After fleeing persecution in his native Kenya because of his disabled rights campaigning, Peter Gichura is working hard to secure the rights of local disabled people in the UK.

But despite his efforts to remain in the country and continue this much needed work he faces deportation and almost certain death.

In 2006, detained in Harmondsworth, he was left without accessible washing and toilet facilities, not given the correct medication and subjected to painful body searches.

Peter challenged the Home Office using the Disability Discrimination Act and won his case, ensuring that all disabled people in custody before December 2006 have the protection of anti-discrimination legislation.

But the authorities’ liability over how he was treated is still to be decided.

The case is likely to be heard in 2009.

If deported, he will not be able to give evidence. He said: “If my campaign to stay in the country is successful, I will campaign on behalf of every disabled person in Croydon.

“I never want anyone to go through what I have been through, no matter how long it takes, I will not forget them.”

Peter has a fervent wish to highlight the plight not only of disabled asylum seekers, but also fight for the rights of all disabled people in the capital.

He works voluntarily organising the Disability Relief Network Centre to instigate a network of disabled charities and act as an umbrella organisation to lobby parliament on their behalf.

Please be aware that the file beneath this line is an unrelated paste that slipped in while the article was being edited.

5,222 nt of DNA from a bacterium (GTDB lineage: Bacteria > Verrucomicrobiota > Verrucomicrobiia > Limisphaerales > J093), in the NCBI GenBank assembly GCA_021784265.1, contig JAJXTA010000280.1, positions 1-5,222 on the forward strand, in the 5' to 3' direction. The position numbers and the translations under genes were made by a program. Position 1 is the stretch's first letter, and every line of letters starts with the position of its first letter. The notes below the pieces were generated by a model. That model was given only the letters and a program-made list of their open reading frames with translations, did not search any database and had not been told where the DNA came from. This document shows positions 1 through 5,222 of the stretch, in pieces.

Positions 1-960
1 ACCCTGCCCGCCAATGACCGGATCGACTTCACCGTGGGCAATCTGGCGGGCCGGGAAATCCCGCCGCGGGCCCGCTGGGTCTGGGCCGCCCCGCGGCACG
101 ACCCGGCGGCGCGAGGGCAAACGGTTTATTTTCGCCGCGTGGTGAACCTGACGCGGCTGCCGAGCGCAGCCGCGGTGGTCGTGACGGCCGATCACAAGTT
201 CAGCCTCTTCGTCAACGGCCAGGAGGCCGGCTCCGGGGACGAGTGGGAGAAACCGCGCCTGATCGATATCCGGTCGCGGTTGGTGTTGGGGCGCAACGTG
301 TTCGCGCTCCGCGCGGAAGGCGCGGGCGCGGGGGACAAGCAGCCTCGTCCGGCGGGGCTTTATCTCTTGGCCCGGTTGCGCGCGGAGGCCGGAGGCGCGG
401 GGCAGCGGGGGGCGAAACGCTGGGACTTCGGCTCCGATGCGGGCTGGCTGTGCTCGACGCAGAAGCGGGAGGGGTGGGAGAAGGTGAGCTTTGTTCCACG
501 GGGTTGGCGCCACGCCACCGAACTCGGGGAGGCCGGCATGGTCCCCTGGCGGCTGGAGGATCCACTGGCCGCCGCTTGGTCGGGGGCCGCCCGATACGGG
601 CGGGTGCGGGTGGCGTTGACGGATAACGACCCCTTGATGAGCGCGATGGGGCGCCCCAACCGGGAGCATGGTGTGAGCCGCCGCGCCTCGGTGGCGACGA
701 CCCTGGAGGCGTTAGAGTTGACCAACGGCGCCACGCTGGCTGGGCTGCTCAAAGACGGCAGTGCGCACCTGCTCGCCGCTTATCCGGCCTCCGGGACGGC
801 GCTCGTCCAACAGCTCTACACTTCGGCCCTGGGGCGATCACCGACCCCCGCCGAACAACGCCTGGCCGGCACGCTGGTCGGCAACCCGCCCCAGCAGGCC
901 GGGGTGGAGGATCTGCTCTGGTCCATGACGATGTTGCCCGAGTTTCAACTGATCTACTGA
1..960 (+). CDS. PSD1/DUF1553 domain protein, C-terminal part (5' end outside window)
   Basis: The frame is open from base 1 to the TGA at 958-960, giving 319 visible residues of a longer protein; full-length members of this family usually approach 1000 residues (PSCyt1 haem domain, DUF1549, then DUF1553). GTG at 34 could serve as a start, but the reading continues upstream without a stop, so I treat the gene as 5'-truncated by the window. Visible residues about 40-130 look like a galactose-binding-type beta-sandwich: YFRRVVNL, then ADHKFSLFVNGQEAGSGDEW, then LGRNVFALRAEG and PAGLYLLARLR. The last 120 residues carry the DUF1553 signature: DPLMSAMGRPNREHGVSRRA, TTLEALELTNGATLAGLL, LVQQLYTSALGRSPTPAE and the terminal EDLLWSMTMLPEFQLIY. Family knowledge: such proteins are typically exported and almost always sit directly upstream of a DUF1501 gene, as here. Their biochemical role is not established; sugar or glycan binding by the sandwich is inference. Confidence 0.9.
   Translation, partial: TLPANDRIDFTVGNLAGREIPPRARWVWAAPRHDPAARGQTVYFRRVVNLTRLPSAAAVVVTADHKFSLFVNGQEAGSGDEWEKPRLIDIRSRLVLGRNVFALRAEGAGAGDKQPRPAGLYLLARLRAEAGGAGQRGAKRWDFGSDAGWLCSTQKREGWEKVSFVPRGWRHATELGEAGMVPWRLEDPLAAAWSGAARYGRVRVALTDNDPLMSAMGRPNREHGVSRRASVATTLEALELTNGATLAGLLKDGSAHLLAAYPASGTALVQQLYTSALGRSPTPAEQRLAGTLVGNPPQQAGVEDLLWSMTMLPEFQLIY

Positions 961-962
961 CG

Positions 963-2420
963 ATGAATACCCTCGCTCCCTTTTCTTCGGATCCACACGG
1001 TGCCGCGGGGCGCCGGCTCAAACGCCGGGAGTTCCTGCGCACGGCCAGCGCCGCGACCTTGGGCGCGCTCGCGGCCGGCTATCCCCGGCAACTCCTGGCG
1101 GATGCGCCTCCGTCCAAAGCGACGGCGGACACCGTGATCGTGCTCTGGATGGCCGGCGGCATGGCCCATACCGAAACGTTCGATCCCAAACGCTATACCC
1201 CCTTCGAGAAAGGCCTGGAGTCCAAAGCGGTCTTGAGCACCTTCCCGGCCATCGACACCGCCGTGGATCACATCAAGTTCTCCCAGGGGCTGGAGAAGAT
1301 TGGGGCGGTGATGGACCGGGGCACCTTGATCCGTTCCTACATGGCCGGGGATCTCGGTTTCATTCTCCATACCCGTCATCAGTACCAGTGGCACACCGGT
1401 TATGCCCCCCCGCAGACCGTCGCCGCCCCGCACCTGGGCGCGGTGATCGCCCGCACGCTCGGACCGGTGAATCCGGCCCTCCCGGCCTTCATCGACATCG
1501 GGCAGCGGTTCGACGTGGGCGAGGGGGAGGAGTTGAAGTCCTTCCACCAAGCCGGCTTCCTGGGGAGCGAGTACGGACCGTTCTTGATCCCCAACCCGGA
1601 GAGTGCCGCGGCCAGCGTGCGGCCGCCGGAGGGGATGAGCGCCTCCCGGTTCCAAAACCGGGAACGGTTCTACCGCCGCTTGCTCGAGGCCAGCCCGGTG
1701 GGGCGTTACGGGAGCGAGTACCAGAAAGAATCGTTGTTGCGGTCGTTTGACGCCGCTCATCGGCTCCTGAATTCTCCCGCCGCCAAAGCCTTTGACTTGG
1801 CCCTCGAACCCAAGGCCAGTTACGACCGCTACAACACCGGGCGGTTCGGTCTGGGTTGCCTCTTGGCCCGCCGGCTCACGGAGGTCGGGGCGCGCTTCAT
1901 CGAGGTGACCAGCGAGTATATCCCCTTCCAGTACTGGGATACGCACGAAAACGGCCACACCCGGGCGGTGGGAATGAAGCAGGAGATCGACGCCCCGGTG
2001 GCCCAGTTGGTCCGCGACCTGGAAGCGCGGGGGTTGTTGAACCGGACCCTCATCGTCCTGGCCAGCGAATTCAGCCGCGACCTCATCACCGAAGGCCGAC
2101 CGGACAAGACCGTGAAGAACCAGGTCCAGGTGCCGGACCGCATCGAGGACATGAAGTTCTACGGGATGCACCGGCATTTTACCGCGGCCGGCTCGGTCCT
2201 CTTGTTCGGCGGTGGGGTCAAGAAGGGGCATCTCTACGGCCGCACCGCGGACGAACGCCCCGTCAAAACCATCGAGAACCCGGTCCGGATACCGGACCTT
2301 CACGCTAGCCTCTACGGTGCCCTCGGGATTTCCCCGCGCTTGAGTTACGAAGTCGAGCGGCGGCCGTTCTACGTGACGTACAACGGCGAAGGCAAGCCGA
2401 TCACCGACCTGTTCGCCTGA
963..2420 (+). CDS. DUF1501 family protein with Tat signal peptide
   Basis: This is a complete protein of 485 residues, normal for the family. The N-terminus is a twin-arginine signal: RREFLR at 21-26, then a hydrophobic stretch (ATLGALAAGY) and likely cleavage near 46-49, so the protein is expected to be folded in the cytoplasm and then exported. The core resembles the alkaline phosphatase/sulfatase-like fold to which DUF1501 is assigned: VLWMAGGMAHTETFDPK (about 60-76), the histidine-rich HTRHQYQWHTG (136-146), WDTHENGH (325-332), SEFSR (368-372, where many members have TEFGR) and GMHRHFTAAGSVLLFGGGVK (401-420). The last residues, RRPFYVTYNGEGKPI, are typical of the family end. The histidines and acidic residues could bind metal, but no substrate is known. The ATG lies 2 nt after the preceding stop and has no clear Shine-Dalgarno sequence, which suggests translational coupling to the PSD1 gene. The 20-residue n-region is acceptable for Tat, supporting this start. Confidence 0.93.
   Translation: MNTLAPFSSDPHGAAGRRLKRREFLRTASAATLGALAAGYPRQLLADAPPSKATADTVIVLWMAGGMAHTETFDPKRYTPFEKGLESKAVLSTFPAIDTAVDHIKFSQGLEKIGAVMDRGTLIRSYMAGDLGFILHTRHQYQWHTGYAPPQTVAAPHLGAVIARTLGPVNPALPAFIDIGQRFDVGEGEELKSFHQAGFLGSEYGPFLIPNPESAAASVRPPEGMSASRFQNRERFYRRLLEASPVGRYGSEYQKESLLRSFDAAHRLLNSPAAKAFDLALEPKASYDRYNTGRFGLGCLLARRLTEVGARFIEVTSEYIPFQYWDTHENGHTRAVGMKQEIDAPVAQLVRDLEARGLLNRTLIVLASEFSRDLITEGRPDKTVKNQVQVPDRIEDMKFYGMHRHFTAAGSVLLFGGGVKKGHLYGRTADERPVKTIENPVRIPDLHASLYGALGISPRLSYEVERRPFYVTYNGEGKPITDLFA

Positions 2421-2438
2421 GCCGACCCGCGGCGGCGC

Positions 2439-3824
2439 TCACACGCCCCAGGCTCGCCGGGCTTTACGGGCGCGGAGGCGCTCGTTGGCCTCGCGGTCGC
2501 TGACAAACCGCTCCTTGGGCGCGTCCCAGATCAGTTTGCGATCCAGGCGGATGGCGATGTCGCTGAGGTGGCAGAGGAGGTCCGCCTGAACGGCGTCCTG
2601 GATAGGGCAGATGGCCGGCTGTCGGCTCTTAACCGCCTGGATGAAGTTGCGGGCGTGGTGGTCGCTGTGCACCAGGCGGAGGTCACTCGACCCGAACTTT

He said: "They wanted me to be the leader, but due to my current asylum status, this is not possible.”

But Peter feels frustrated with the services available in Croydon.

When he arrived in London, he was housed in an elderly nursing home for two years and subsequently placed in a flat with no disabled living amenities, where he remains.

He said of local services: "Many charitable organisations and the local council do provide services, but don't fully understand what a disability is. Research is the first thing that is needed. I always say 'you can't talk about me without me'."

His campaigning for the rights of disabled people began after suffering a serious spinal injury that forced him in to a wheelchair.

“In Kenya, to have a disability is to be cursed. The Government want to shut you up by bribery, and if that doesn't work, by persecution."